Exposing the log in Amnesty’s eyes

Herald Reporter
AMNESTY International’s ability to speak authoritatively on alleged human rights abuses in Zimbabwe has come under scrutiny after it closed its Harare branch in June over alleged abuse of donor funds and fraud by its staff members has exposed its serious shortcomings and double standards.

Worse still, besides just closing office, Amnesty International has failed to act on workers caught in the much publicised audit, denting its credibility and exposing it as a badly managed organisation that seeks to see specs in other organisations’ eyes, yet it a has a log in its own.

The Harare office was closed after the parent organisation issued a damning report on the operations of the local branch.

In a statement released at the time, Amnesty said: “An extensive forensic audit was conducted in late 2018 which uncovered evidence of fraud and serious financial mismanagement by individuals in AIZ.”

Secretary for Information, Publicity and Broadcasting Services Mr Nick Mangwana said when any organisation questions governments over human rights allegations, it should ensure that its own standards are beyond reproach.

“And Amnesty has failed its donors, stakeholders, and supporters by not keeping its own house in order, in Zimbabwe and elsewhere.

“Millions of dollars are still unaccounted for — a first for Amnesty and a huge loss of face for an NGO that prides itself as a human rights champion.

“So it comes as some surprise that Amnesty has now attacked Zimbabwe for an alleged human rights crackdown since the fall of Robert Mugabe in 2017. It has produced a report that catalogues allegations of abuses, including arrests of rights activists in the country,” he said.

Amnesty’s regional spokesperson, Mr Robert Shivambu, declined to comment on the allegations citing pending investigations.

Amnesty International’s deputy director for Southern Africa, Mr Muleya Mwananyanda, claimed that the Zimbabwean Government has carried out a ruthless attack on human rights, with the rights to freedom of expression, peaceful assembly and association increasingly restricted and criminalised.

Mr Mangwana added: “As Amnesty no longer operates an office in Harare, one wonders how they were able to verify these allegations. Its country director had resigned once the fraud was revealed, while the chair and finance officer are currently suspended and Muleya Mwananyanda is based out of Johannesburg in neighbouring South Africa.

“For an NGO to judge both protesters and the Government fairly in Zimbabwe, it should be on the ground to see the real situation.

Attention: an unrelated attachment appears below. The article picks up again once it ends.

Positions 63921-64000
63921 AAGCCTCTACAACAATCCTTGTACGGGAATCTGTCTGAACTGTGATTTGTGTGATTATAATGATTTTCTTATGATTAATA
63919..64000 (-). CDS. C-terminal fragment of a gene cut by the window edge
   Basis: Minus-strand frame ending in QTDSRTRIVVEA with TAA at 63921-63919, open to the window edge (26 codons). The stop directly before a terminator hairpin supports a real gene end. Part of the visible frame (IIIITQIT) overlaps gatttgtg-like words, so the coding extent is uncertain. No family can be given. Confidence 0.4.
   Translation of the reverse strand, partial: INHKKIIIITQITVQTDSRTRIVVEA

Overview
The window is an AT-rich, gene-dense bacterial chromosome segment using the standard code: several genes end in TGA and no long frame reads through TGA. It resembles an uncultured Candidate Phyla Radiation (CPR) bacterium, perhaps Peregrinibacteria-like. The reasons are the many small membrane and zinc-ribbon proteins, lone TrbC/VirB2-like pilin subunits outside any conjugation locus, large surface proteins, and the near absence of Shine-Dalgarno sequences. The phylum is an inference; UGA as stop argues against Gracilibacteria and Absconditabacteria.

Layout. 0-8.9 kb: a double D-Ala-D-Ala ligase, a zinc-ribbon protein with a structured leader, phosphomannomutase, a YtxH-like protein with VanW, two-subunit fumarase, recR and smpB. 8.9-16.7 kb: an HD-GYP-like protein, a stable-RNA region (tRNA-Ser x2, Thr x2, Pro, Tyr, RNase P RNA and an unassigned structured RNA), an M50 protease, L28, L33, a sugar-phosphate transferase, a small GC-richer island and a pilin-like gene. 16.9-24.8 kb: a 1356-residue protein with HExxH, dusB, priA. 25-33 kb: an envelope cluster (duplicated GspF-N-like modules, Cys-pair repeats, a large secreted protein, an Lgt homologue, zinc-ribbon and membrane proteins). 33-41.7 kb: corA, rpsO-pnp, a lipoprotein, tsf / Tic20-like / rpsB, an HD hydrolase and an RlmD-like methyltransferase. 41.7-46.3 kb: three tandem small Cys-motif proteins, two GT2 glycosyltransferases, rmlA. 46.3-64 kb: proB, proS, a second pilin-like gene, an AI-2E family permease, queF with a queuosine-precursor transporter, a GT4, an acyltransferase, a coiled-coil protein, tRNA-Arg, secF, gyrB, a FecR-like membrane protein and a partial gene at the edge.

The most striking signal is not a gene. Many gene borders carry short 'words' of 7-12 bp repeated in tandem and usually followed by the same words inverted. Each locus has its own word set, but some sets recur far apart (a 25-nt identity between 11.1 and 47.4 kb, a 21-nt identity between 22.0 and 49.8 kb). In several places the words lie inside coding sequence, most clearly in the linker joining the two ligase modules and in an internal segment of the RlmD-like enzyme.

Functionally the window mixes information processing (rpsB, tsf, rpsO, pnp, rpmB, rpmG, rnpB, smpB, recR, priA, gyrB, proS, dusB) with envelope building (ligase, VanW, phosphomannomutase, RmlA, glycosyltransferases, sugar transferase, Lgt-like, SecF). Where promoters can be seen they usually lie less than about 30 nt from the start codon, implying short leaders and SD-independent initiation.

“What is going on at Amnesty International? First, two staff members killed themselves last year. Then an internal review ordered by Amnesty secretary-general Kumi Naidoo revealed a ‘toxic’ workplace culture of bullying and nepotism,” said Mr Mangwana.

He added: “We also wish Amnesty International would improve on its governance and credibility after recent corruption scandals involving the major abuse of donor funding and false claims that one Tinashe Kaitano of Kadoma had been shot by authorities and buried, a claim which later proved to be a falsehood when Mr Kaitano appeared in court,” said Mr Mangwana.

As for the current situation in the country, Mr Mangwana said it is quite clear to most observers that Zimbabwe had made great strides in opening up media, economic and political spaces since President Mnangagwa came into office.

The Government is reviewing the Access to Information and Protection of Privacy Act (AIPPA) and the Public Order and Security Act (POSA).

The former was repealed last month and replaced by the Freedom of Information Bill, which seeks to uphold citizens’ rights to access information in line with Zimbabwe’s Constitution and established international norms. The latter is expected to be succeeded by the Maintenance of Peace and Order Bill (MOPA) soon, which aims at ensuring the freedom of assembly and modernising the management of public gatherings.

He added that perhaps Amnesty failed to get a true picture of the changes taking place in Zimbabwe, focused as it is on its own internal issues and lacking the local knowledge that would be crucial in such analysis.

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